• To some extent use the method of "say it, then say it again" (or "show it", then "say it again") to try to emphasize main points in your presentation.
    • The majority of people who sign up for an online course never complete the course. Try to gamify things in some way to keep students engaged, maybe offer some special tips or advice for those who reach certain points in the course or points that can be used to purchase additional material.
    • Make sure you have a discussion group for students who have questions or feedback or just want to talk about things that sparked their interest.
  • Don't let inexperience stop you. If you're not sure how to put together an online course there is (somewhat ironically) a course on Udemy on creating online courses, plus there are a number of websites like Snapcourse that can help you build your presentation (or build it for you for a fee).

Monday, October 11, 2021

Guest Post: Reasons for Becoming a Freelance Coder and How to Succeed in This Competitive Field

Normally we focus on "no code", but it doesn't hurt (and in fact it can help) to have a background as a "coder". Today's post is a guest article from Chelsea Lamb, co-founder and head tech writer at Business PopShe provides some valuable advice for anyone interested in becoming a freelance software programmer.

Observers of employment trends have noticed an enormous surge in freelancers. Today, freelancers account for approximately 35% of the world's workforce. At the same time, businesses and customers are becoming increasingly connected with technology. Now is the perfect time to establish yourself as an independent programmer. Mastering No-Code shares some essential information about making the leap into coding for a living.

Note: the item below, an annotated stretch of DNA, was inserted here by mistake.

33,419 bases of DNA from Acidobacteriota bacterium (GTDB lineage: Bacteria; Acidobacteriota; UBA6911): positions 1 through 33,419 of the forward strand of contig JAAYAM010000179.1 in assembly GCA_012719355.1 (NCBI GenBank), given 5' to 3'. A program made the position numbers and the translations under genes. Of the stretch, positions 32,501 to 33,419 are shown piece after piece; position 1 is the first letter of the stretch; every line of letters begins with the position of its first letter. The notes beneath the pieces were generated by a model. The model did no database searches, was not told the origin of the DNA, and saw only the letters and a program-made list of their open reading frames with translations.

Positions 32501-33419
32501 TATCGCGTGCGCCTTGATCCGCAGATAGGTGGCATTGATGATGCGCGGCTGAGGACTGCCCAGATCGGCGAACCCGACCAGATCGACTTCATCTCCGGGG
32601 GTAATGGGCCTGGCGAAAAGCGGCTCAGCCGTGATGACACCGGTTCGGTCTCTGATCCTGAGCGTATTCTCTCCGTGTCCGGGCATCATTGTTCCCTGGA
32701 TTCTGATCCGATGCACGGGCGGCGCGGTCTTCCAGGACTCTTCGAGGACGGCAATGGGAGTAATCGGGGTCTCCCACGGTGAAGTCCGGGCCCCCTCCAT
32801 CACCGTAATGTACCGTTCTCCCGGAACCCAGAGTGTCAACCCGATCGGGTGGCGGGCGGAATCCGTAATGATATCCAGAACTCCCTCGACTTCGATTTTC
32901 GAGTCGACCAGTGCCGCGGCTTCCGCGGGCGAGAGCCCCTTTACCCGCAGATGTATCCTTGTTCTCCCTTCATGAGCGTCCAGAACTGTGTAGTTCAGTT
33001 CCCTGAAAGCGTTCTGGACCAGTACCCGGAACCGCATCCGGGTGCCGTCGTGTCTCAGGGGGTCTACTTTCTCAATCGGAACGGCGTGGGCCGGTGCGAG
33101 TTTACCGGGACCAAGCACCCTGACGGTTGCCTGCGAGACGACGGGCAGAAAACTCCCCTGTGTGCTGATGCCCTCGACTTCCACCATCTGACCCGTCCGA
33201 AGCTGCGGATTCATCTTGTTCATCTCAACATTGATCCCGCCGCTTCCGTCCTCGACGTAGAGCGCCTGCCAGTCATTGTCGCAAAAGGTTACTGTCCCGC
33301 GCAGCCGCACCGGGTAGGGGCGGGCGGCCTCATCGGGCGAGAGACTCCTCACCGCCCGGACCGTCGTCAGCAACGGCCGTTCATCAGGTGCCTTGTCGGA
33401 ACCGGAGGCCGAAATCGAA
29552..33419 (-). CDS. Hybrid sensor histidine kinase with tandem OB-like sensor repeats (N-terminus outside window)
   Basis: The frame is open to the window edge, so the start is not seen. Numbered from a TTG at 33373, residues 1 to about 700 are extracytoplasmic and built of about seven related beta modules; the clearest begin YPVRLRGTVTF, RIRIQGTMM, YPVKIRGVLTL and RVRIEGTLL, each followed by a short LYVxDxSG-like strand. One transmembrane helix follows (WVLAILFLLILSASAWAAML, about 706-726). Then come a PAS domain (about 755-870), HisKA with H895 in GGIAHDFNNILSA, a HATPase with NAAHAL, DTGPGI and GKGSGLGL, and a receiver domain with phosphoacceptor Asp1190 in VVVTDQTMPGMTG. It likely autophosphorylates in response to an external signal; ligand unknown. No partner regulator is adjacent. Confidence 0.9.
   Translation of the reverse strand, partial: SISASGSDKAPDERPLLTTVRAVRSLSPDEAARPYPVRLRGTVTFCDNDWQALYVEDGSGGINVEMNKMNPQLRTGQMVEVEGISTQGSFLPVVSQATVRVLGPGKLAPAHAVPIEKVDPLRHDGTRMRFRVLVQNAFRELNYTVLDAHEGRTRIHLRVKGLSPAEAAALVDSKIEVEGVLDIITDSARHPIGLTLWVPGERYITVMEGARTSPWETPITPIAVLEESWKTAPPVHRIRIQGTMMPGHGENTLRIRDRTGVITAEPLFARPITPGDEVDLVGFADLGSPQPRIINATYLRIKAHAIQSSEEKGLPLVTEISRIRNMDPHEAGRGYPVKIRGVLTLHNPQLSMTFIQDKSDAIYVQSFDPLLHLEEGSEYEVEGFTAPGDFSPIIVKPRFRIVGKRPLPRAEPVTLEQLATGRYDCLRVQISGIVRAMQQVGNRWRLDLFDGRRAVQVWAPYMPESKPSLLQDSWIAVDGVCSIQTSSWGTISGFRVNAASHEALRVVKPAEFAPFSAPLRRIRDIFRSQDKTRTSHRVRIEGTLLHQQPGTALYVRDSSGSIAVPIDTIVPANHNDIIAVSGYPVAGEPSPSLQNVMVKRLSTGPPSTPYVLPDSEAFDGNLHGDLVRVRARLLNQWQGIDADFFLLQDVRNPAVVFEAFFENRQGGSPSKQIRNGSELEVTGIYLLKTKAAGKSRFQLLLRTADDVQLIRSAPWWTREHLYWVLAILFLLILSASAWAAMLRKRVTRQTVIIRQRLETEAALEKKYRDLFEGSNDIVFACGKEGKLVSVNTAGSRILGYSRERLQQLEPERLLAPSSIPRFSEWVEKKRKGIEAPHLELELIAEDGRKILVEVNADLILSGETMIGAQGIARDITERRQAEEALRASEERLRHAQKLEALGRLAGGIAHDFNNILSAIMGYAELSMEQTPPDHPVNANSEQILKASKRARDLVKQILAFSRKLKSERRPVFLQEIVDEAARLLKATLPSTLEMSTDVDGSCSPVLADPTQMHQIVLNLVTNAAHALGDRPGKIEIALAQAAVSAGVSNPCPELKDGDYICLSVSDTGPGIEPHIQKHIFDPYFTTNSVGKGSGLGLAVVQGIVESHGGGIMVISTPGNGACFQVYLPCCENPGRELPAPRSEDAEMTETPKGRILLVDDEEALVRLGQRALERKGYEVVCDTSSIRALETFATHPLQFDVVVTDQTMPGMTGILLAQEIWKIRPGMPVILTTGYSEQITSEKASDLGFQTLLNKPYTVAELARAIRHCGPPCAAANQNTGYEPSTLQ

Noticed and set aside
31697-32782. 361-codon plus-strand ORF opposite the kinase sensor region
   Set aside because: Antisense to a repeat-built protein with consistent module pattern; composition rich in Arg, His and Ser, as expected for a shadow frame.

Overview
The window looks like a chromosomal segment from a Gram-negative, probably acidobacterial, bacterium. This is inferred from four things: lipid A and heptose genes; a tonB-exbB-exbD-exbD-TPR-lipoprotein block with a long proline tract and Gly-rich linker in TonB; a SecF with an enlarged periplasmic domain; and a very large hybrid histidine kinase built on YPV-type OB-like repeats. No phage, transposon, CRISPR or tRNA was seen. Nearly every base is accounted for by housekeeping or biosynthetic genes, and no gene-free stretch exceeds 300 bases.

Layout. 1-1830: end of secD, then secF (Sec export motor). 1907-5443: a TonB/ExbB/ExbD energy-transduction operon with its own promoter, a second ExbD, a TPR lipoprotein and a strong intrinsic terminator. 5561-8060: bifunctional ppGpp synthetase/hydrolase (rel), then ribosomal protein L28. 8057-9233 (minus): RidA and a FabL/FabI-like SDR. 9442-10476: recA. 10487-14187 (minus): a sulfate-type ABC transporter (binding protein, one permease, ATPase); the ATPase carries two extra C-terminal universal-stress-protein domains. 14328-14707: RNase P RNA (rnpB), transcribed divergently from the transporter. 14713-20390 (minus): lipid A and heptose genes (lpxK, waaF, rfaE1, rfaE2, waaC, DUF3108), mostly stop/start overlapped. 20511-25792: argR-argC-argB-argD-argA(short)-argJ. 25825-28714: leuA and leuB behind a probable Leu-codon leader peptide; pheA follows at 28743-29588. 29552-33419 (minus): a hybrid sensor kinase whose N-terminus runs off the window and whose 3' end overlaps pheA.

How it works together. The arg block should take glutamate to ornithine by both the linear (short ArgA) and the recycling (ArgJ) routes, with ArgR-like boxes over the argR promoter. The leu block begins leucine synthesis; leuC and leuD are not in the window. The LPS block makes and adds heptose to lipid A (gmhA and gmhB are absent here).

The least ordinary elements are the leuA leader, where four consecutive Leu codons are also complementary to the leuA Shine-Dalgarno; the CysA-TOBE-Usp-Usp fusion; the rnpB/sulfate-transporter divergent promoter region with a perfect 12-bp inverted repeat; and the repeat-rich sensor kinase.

Why Businesses Need Coders

These days, every company needs programmers to thrive. For instance, having a presence on the web is vital no matter what you're selling. Website building services are okay for personal sites, but they can look amateurish. They also limit you in terms of design choices and the implementation of cutting-edge features.

Further, companies are constantly going paperless and doing more virtually. Therefore, having a debugging expert on speed dial has become particularly valuable. If you have the skills to go further, you might be the person that gets hired to implement companywide upgrades.

How to Become a Coder

The first step toward becoming a successful coderpreneur is learning multiple programming languages. Seek out coding schools where you can learn the ones that are the most in-demand. If you lack experience coding professionally, start by contributing to open source projects. Stay current with everything new in coding; read newsletters, join coder forums, and subscribe to the biggest tech-oriented publications.

How to Market Yourself as a Coder

As with any other business, you need to sell your services. Start with creating an online presence that breaks down your skills and shines a spotlight on your achievements. Don't forget to include a prominent, easy way for browsers to email you. Remember that your site needs to appeal to a wide array of customers, so stay away from jargon. Explain every industry term you do use so a general audience can understand your message.